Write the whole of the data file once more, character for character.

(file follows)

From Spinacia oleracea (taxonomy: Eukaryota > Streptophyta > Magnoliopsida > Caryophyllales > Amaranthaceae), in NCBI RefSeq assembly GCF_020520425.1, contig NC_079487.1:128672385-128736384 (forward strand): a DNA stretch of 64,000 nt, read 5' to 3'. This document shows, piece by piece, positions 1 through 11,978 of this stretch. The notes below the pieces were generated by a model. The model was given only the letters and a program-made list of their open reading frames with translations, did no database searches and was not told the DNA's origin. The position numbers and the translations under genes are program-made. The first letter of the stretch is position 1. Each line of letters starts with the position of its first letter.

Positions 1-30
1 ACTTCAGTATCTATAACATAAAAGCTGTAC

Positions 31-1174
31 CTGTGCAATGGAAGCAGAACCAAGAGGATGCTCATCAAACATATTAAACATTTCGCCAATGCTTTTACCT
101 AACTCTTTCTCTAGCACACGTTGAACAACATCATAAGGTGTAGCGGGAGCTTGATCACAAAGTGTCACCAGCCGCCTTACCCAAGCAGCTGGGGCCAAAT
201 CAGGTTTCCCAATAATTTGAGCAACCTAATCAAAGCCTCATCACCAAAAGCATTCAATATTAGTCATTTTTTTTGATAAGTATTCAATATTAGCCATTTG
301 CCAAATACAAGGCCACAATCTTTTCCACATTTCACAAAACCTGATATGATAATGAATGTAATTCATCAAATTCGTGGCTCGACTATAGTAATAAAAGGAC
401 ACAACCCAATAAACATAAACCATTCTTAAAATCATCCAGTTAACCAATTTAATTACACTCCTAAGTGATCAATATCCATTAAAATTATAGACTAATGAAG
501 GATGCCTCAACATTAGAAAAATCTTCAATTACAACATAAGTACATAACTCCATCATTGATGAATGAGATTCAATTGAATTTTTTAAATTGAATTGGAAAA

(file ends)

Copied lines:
From Spinacia oleracea (taxonomy: Eukaryota > Streptophyta > Magnoliopsida > Caryophyllales > Amaranthaceae), in NCBI RefSeq assembly GCF_020520425.1, contig NC_079487.1:128672385-128736384 (forward strand): a DNA stretch of 64,000 nt, read 5' to 3'. This document shows, piece by piece, positions 1 through 11,978 of this stretch. The notes below the pieces were generated by a model. The model was given only the letters and a program-made list of their open reading frames with translations, did no database searches and was not told the DNA's origin. The position numbers and the translations under genes are program-made. The first letter of the stretch is position 1. Each line of letters starts with the position of its first letter.

Positions 1-30
1 ACTTCAGTATCTATAACATAAAAGCTGTAC

Positions 31-1174
31 CTGTGCAATGGAAGCAGAACCAAGAGGATGCTCATCAAACATATTAAACATTTCGCCAATGCTTTTACCT
101 AACTCTTTCTCTAGCACACGTTGAACAACATCATAAGGTGTAGCGGGAGCTTGATCACAAAGTGTCACCAGCCGCCTTACCCAAGCAGCTGGGGCCAAAT
201 CAGGTTTCCCAATAATTTGAGCAACCTAATCAAAGCCTCATCACCAAAAGCATTCAATATTAGTCATTTTTTTTGATAAGTATTCAATATTAGCCATTTG
301 CCAAATACAAGGCCACAATCTTTTCCACATTTCACAAAACCTGATATGATAATGAATGTAATTCATCAAATTCGTGGCTCGACTATAGTAATAAAAGGAC
401 ACAACCCAATAAACATAAACCATTCTTAAAATCATCCAGTTAACCAATTTAATTACACTCCTAAGTGATCAATATCCATTAAAATTATAGACTAATGAAG
501 GATGCCTCAACATTAGAAAAATCTTCAATTACAACATAAGTACATAACTCCATCATTGATGAATGAGATTCAATTGAATTTTTTAAATTGAATTGGAAAA